Since the rise of the Data Lake and related Big Data technologies (such as Hadoop, Spark, Hive, etc.), many organizations have seen technical benefits when augmenting their traditional data warehouses with these newer technologies, allowing them to process more exotic kinds of data than relational tables and to implement more complex data processing pipelines not supported by traditional relational algebra and SQL. Data Lakes are hard to successfully implement not because of the technologies they use, but because of how many existing processes and organizations they disrupt. In the first part of this series, learn a new data mesh architecture that offers an iterative method to set up a data infrastructure.
From a technological perspective, this has been a great success, yet while implementing Data Lakes in the enterprise, we as an industry have seen mixed results. Augmenting a Data Warehouse with non-relational Big Data tools such as Hadoop has been difficult for many teams. Zaloni often partners with organizations to provide the technology and expertise to build a Data Lake correctly. In this blog, I’ll cover observations on where Data Lakes falter and some architectural changes you can make to avoid them.
Data Lakes aim to pull all unprocessed data into one unified system. Initially, ingestion pipelines are set up to gather disparate data from various sources – existing data warehouses, OLTP-based applications, streaming queues, files, and logs – to be stored on a large, cheap, and distributed storage system such as HDFS or S3. This environment enables users to explore and write analytics jobs that drive better insights from the data. I often call this “collect now, process whenever.” Having cheap storage is key to this approach. This type of data hoarding is not a bad practice – after all, many novel insights are found when you can review large amounts of historical data or when you can combine data from seemingly unrelated sources.
The problem with such a model is that keeping data updated can be challenging. For example, if you took a large data extract from a data warehouse (such as Teradata DW) and put it on your Data Lake (HDFS), you still need to update the HDFS files periodically to capture changes. There are a lot of technologies that can help you achieve this (Golden Gate, DEbezium, Hudi, Delta Lake). Still, they do not solve one core problem: if you run an update process every day to bring in data into the data warehouse, who pays for the associated cost? The data warehouse must run retrieval queries, there’s data flowing through the network, and most essentially these compute cycles could be used by the data warehouse team on other work, such as nightly batch jobs, deduplication, optimizing indexes, etc.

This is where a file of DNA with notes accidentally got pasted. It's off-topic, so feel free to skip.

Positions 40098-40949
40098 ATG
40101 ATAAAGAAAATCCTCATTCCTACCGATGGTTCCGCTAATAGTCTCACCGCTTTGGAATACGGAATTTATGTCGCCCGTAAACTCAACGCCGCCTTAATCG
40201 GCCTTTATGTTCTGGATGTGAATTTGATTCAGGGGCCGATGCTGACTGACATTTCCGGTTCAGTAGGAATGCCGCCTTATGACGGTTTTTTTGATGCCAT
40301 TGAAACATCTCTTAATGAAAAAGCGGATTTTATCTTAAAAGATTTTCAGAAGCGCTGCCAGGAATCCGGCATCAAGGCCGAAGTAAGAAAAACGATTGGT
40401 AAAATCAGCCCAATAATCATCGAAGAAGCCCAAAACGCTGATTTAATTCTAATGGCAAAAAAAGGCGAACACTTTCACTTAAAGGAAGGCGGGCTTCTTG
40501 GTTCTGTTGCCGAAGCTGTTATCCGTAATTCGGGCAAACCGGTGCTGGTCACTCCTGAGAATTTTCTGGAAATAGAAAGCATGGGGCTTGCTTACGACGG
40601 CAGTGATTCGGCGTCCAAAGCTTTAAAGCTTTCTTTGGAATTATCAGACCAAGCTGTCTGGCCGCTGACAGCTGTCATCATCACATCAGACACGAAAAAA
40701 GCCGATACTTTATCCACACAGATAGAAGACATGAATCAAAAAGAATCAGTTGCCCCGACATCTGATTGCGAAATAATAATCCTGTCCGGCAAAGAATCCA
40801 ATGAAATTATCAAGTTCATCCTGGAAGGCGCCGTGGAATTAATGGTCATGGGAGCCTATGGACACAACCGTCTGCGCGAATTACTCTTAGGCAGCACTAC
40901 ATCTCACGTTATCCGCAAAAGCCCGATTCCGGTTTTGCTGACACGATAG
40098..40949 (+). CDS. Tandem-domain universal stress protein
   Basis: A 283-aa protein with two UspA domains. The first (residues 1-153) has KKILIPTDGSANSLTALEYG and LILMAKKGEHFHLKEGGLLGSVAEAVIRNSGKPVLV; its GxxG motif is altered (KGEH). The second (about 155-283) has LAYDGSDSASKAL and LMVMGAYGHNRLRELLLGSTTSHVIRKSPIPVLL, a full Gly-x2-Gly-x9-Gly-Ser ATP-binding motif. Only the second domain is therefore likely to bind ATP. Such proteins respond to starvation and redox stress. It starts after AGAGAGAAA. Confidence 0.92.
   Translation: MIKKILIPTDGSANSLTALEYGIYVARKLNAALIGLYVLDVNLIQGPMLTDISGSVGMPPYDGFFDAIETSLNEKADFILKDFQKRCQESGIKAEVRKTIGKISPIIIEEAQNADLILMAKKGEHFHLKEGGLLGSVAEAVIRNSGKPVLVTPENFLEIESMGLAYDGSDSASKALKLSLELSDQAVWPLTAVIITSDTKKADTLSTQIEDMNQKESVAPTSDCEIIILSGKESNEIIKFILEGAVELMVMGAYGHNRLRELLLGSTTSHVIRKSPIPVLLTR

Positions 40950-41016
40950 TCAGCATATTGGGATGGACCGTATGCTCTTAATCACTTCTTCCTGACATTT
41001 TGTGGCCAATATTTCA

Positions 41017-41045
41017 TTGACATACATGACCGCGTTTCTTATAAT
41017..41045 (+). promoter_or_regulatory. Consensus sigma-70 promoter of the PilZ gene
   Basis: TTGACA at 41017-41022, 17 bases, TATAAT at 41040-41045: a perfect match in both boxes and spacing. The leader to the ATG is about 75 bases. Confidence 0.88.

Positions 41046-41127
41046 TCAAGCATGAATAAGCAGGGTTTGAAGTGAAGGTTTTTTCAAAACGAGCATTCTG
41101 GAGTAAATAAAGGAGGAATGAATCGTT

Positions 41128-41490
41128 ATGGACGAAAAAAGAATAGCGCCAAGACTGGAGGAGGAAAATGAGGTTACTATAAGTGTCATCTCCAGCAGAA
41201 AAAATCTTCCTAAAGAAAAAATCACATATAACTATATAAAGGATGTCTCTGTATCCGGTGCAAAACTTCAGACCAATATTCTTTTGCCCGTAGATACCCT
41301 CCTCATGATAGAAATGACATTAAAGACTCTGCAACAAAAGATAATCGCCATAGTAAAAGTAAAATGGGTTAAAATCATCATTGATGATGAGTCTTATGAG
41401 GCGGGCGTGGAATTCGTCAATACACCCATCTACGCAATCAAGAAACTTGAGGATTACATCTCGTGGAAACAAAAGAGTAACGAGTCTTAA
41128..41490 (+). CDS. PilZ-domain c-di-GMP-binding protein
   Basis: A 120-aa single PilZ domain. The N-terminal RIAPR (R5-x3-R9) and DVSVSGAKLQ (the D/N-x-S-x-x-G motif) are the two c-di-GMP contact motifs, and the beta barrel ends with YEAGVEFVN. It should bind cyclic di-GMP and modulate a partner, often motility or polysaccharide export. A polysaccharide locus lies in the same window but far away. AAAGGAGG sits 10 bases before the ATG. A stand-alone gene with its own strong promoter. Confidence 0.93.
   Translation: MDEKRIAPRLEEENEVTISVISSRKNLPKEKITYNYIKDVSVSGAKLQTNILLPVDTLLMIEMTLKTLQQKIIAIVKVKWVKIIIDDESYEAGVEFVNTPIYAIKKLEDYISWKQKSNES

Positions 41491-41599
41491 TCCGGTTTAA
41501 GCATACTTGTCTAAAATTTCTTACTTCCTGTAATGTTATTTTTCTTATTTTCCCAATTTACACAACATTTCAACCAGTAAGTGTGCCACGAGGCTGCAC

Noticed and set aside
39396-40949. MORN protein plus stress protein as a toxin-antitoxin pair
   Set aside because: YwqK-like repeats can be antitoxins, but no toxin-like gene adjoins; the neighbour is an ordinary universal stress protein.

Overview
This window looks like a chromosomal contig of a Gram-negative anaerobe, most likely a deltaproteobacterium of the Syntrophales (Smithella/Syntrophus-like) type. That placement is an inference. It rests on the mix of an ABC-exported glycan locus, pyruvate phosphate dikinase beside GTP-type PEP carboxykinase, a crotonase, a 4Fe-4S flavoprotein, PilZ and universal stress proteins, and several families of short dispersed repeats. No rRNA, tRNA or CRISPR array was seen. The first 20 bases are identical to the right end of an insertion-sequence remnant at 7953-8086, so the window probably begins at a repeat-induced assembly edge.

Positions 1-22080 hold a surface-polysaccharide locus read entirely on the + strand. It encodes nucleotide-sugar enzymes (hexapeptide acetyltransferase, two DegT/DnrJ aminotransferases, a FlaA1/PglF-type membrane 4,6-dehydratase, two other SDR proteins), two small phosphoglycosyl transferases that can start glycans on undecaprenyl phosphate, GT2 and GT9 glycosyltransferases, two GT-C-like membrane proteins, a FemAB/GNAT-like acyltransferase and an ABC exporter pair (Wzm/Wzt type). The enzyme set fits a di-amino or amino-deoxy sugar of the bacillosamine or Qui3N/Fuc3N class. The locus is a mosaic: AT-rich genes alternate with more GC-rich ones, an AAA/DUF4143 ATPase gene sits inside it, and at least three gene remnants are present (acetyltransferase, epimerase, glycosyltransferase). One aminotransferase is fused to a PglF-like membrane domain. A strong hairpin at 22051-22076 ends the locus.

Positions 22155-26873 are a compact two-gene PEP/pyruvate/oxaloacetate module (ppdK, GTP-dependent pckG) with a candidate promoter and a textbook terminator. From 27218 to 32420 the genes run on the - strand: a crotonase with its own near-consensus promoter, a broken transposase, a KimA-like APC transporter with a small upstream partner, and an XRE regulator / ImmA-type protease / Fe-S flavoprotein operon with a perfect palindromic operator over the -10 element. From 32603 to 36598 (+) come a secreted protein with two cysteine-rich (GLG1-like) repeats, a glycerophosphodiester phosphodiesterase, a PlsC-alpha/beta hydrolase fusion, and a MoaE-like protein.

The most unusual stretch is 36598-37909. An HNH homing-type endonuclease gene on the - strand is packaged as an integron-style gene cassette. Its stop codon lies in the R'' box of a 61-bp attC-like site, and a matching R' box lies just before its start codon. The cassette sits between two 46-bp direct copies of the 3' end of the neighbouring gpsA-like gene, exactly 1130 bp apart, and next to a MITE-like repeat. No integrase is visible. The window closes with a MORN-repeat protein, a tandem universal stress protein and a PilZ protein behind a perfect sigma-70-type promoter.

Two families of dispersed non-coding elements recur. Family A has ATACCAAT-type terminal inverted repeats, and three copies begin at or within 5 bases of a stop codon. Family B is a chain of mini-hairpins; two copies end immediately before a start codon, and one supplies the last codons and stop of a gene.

In such cases, if the team or organization managing the Data Warehouse is different from yours, the one managing the Data Lake, there is a minimal incentive for the DW team to let you pull data from their warehouse. In your case, if you intend to “collect now” and “process whenever” (as I described above), you may not have a solid use case or reason to justify the costs of collecting the data. This friction between systems and teams often creates a resistance to share data and therefore stalls many Data Lake transformation projects. Only organizations with a highly aligned vision can absorb the costs of setting up these systems, hoping for an eventual payoff.
As you can see, this isn’t a problem of using the right tool for the wrong job. It’s quite the opposite. Some new software tools have tried addressing these very issues by changing the cost structure of ingestion. For example, if a team uses S3 on Amazon Web Services to store data, they can configure the cost structure so that the account accessing the data pays for data transfer costs, instead of the account who owns the S3 bucket. Many other tools such as Databricks, Snowflake, and Zaloni’s Arena can take advantage of this. Setting up a chargeback is a very effective way to solve this problem. In fact, a lot of the service API driven model of organizations also work well with this.
Chargeback, however, does not work well in two places:
(1) It doesn’t work well on traditional data warehouses when you’d like to move very large amounts of data, not via a REST API.